Three Ways to Start Building More Equitable Classrooms

by | 08.3.18

When we think about working to make our classrooms more equitable, it makes sense to me to start with why we got into teaching. We got into this not for the income, obviously, but for the outcome: We want to help students become better people. We have a desire for them to learn and grow and become productive members of society.

But we need to start doing a better job supporting the segments of our student population that are black and brown. Our goal is to teach everyone. To help everyone. Helping kids of color achieve doesn’t take away from anyone’s education. With students of all races succeeding, we all benefit immensely.

So how can we change our practice to make sure each student has what they need to learn and grow? There are a few things that I really believe make for great teaching – teaching that supports all students:

1. Developing deep expertise in our subject area. It is absolutely critical that teachers have a thorough understanding of the content we’re teaching. A lot of times – and I know this having gone through teacher training myself – our emphasis as educators is on mastering teaching methods, and it’s up to us to make sure we study and engage with the content. Teachers have to take that time to become experts if we are going to be able to dig deeply and teach in a variety of ways so we can reach all students.

2. Approaching education with the mindset that teaching is jagged, not smooth, (an idea that comes from Todd Rose’s “The End of Average”). I think we all love the smooth class. The class where you get in, kids raise their hands predictably, there’s no disruption, and if there is, it quells right away. We go through the process of direct instruction, guided practice and independent practice, then class ends and everything is fine. But I believe that straight line isn’t enough. The cycle – direct instruction, guided practice, independent practice – needs to happen two or three times in a class period. All kids aren’t going to get it at the same time. Kids only get better through feedback on their process and by having a chance to respond. There is no other way. We need to establish feedback loops that give kids lots of chances to try again. One way to approach this is to scaffold the objectives for a class period, with different markers along the way to mastery – and different chances to receive feedback from the teacher. It won’t feel as smooth, so the teacher’s mindset has to be open to asking, “How can I embrace the jaggedness of true instruction?”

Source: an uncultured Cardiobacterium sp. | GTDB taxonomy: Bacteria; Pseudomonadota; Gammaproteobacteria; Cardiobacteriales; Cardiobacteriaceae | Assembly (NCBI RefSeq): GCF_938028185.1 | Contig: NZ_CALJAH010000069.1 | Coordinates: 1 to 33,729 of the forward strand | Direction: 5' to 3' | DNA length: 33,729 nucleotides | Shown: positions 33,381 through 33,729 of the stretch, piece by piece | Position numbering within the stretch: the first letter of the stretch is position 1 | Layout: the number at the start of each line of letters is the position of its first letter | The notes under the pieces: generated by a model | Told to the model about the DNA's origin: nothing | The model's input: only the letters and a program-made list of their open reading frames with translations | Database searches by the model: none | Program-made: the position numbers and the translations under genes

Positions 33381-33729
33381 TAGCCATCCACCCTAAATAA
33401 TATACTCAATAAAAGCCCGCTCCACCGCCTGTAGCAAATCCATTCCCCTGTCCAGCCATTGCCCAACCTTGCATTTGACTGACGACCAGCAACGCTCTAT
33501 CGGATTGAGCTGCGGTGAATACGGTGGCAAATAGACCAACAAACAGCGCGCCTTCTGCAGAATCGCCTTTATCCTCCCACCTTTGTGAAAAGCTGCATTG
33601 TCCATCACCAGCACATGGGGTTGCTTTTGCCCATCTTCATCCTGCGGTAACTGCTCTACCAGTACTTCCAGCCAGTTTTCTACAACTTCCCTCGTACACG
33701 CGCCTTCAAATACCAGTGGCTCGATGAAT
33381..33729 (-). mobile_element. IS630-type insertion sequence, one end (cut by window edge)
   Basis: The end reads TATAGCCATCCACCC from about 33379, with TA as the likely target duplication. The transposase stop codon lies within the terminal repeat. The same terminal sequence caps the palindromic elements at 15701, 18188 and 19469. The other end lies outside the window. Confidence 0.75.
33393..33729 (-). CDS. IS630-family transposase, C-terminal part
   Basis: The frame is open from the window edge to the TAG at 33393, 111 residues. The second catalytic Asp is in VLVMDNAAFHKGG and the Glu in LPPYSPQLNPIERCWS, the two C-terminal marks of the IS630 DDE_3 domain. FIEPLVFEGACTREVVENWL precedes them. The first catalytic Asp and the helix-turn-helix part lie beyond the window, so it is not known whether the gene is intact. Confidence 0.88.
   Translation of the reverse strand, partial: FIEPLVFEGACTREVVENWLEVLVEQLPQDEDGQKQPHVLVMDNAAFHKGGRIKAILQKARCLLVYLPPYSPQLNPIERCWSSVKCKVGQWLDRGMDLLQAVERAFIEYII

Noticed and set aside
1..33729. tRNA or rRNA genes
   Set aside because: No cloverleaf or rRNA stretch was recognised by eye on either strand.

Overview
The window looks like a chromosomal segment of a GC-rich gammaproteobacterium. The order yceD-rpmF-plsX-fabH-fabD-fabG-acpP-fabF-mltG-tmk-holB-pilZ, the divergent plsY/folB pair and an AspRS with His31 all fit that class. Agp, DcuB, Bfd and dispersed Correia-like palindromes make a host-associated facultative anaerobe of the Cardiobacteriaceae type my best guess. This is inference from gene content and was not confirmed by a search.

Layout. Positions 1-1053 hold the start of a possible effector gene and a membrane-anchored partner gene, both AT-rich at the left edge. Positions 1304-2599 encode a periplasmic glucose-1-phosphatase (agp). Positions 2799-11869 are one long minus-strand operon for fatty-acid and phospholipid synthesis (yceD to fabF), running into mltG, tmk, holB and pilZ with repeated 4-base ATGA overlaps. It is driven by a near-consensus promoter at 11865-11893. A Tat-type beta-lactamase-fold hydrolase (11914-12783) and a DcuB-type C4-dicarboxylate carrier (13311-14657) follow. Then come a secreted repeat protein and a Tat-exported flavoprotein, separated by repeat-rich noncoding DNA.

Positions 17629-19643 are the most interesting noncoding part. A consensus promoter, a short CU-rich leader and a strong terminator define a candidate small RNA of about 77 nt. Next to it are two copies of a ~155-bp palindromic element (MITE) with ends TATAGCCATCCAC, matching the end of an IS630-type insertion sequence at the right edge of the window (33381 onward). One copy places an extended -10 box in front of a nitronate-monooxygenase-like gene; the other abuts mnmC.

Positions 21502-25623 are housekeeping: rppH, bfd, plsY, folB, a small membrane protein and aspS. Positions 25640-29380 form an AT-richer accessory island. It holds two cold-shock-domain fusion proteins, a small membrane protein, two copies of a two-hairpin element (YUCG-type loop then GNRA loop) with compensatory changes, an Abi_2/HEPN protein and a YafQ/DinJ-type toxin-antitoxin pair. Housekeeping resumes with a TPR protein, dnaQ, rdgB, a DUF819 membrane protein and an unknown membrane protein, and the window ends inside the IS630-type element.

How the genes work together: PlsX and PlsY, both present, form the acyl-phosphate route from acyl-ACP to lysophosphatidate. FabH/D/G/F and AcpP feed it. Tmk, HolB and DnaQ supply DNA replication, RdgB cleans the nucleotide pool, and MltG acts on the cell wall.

3. Reflecting on your own history with black and brown communities – especially if you’re a white teacher. Ask yourself: “What is my knowledge of these communities based on? What do I know about my students’ cultures? What biases might I have, and what might be the truth? Have I only interacted with black kids from a power setting, where I’m the teacher and they’re a student?”

If you’re a white teacher, consider whether you’ve interacted with black and brown people in a situation where you’re on an equal footing or when there’s a power imbalance in which you’re learning from them. How often has it happened? If that’s not part of your history, then I would say you don’t really know black and brown people in the way you could – and that’s something you can start working on.

Thinking about those three things will put us, as educators, in a better place. A place that will prepare us to support all students and make our classrooms more equitable.

About the Author

Josh Parker
Josh Parker

Josh Parker is an educator in Washington, D.C. Follow him on Twitter @Joshparker777.

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